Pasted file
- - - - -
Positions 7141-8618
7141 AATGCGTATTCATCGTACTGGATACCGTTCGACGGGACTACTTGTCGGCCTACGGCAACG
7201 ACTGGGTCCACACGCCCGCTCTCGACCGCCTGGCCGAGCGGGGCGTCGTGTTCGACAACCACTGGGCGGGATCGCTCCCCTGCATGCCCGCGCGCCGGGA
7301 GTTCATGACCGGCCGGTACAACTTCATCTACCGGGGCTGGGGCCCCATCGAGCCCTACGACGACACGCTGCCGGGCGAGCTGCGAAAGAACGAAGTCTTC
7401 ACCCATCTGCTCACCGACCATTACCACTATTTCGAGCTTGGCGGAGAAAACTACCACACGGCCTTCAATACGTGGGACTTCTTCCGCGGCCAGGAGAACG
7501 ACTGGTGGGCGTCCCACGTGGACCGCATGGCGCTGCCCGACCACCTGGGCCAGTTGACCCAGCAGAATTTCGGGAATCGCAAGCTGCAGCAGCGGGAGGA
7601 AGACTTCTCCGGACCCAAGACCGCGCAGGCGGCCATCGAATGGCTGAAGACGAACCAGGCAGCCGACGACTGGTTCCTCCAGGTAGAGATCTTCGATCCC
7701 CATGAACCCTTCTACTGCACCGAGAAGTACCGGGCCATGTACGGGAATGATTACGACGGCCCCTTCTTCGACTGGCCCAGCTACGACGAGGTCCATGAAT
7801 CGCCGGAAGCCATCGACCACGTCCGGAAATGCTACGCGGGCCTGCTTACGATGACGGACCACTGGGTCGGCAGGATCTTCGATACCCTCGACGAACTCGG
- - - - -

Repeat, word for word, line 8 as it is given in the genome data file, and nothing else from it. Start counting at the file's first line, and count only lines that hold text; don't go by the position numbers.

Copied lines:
7701 CATGAACCCTTCTACTGCACCGAGAAGTACCGGGCCATGTACGGGAATGATTACGACGGCCCCTTCTTCGACTGGCCCAGCTACGACGAGGTCCATGAAT